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A lack of institutional documentation has rendered it difficult for scholars of early modernity to reconstruct the significance of apostasy from Judaism before the Council of Trent (1545-1563). As such, the reasons behind the conversion of Jews to Catholicism, especially in Renaissance Italy, remain understudied to this day.
Hannah Barker’s book is a thorough and engaging evaluation of late medieval slave trading practices in the Mediterranean. The tile is taken from the 15th-century recollection and denunciation of an Alexandrian slave market by Felix Fabri, a German friar (p. 209).
The Birth of Modern Belief is seriously good. It is erudite, insightful, and cogent; but, above all, it enables us to think hard about the relationship between our past and our present.
This short book deals with urban panegyric in the 12th and 13th centuries. It takes ‘urban panegyric’ to mean the ‘praise of cities’, whether expressed in (quite often poetical) texts written with the express purpose of praising cities, or as parts of texts whose titles do not necessarily suggest that praise of a city might be found there.
Historians are good at putting objects in their place. Details about context, manufacture, use, abuse, meaning, significance, decay, and so on are layered so that an object itself becomes a carrier of its moment in history. Putting material back into the fabric of history itself enriches that history.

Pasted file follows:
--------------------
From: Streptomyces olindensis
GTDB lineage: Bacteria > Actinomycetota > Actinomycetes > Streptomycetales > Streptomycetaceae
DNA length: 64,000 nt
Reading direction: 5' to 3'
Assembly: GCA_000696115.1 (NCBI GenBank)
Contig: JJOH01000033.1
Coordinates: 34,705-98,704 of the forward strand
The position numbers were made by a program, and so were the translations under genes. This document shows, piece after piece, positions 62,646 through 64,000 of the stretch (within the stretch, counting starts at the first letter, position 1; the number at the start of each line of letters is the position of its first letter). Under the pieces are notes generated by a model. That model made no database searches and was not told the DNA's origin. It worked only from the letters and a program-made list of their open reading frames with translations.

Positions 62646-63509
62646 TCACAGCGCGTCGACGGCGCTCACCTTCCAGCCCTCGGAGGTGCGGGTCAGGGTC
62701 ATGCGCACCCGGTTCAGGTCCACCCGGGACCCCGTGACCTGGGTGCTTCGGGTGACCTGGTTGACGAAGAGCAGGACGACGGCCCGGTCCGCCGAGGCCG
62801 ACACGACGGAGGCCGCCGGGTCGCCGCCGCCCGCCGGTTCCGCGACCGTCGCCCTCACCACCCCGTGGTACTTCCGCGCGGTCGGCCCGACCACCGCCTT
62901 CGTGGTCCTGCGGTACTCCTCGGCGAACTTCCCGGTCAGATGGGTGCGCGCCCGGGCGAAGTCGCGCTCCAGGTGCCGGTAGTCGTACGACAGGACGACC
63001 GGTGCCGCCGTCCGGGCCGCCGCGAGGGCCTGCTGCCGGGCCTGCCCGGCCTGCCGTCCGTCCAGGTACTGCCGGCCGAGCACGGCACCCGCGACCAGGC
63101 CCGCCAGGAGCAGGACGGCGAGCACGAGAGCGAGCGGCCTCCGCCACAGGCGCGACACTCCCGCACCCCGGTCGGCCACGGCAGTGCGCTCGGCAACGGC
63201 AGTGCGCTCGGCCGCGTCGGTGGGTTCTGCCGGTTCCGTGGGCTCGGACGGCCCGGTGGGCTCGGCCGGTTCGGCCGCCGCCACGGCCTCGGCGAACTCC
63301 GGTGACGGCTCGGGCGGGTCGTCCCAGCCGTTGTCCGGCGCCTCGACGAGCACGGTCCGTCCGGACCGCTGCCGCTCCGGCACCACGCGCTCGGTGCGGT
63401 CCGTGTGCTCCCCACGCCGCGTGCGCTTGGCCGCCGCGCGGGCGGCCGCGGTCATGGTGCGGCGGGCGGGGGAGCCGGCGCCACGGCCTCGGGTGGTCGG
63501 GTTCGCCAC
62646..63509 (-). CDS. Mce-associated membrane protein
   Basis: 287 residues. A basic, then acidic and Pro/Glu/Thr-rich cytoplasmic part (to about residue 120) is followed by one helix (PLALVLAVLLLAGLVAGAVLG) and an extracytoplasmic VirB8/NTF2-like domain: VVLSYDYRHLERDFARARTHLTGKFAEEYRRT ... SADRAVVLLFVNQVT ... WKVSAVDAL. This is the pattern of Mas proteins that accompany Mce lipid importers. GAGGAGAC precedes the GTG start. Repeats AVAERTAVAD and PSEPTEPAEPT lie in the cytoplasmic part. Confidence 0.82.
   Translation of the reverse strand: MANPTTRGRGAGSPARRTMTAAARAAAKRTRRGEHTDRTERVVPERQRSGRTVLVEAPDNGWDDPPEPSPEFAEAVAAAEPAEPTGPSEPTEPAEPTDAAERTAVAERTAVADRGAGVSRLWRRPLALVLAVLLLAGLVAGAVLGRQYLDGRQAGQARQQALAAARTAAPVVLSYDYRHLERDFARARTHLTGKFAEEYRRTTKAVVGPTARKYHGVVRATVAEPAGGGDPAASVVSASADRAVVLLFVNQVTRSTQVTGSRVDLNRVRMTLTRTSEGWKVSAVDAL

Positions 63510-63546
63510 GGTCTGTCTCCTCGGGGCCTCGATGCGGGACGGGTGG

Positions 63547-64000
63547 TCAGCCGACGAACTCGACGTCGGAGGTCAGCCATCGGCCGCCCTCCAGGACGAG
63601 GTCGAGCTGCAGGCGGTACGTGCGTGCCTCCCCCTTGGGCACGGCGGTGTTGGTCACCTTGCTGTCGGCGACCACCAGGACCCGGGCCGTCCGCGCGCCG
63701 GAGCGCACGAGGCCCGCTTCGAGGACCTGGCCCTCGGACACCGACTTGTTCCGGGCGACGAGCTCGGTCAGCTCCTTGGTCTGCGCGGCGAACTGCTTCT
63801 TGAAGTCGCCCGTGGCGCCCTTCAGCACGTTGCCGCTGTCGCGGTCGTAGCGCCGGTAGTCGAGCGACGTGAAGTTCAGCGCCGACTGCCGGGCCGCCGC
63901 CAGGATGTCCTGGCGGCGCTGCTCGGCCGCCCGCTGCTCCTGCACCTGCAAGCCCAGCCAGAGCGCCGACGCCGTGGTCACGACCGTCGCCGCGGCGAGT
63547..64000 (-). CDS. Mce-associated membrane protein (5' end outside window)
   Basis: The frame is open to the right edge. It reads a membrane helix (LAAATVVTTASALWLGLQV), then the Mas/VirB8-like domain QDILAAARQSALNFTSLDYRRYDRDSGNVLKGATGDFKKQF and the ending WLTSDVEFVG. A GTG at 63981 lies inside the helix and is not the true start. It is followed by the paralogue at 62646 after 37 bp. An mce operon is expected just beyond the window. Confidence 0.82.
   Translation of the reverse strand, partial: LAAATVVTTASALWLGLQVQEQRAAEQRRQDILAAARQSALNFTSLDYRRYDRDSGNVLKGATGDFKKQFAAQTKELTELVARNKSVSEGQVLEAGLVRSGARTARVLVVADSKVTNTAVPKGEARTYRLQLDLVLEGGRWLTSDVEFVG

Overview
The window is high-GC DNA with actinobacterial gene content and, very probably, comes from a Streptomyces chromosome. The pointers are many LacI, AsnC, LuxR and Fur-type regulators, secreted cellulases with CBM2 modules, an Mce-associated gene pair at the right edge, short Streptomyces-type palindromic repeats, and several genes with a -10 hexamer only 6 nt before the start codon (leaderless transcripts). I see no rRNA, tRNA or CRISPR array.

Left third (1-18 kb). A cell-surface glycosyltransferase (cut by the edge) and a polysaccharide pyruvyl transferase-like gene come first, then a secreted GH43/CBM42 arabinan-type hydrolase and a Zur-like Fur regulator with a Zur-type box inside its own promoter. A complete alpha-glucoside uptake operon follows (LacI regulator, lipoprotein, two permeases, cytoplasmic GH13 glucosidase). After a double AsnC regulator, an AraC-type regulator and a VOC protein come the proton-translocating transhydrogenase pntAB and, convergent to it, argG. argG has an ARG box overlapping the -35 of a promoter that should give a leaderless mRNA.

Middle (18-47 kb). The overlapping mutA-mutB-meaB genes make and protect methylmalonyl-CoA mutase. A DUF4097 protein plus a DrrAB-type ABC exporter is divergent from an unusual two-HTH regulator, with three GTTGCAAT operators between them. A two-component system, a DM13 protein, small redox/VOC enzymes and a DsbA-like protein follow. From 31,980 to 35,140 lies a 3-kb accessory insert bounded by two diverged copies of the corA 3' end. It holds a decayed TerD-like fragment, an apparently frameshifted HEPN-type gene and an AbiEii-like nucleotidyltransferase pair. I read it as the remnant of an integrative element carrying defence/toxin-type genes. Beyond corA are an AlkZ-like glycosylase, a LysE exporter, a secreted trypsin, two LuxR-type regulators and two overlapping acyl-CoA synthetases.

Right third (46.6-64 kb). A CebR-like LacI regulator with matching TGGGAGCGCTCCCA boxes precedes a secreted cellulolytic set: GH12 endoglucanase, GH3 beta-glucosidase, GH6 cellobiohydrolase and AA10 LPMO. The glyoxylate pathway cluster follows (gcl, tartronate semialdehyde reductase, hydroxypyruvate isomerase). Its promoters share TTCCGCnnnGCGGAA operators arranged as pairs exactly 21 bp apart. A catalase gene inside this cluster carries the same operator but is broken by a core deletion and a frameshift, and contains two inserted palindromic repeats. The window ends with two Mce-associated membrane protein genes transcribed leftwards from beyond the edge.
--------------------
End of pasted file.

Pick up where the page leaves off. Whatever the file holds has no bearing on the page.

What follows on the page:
It is impossible to understand any human society without exploring its emotional rhythms, from the most dramatic to the most subtle. For too long, historians have ignored this simple truth… Yet in the Middle Ages, emotions were everywhere.
As a late medievalist who has recently moved to Scotland, I was disappointed to learn that the Burrell Collection in Glasgow – home to the many medieval treasures once owned by the shipping magnate and prolific collector, William Burrell – is closed over the next two years.
The British Library’s new exhibition ‘Anglo-Saxon Kingdoms: Art, Word, War’ is a celebration of Anglo-Saxon culture and learning, mainly represented though the texts produced during that period.
Both in the number and quality of his writings, William of Malmesbury (c.1090-1142) has been widely recognised as one of the foremost contributors to the pronounced historiographical turn seen throughout the Anglo-Norman realm from the first decades of the 12th century onwards.
Francis Young’s Magic as a Political Crime in Medieval and Early Modern England makes an important contribution to both the historiography of political culture in medieval and early modern England and the historiography of magic. This book develops ideas from Young’s previous monograph English Catholics and the Supernatural, 1553–1829.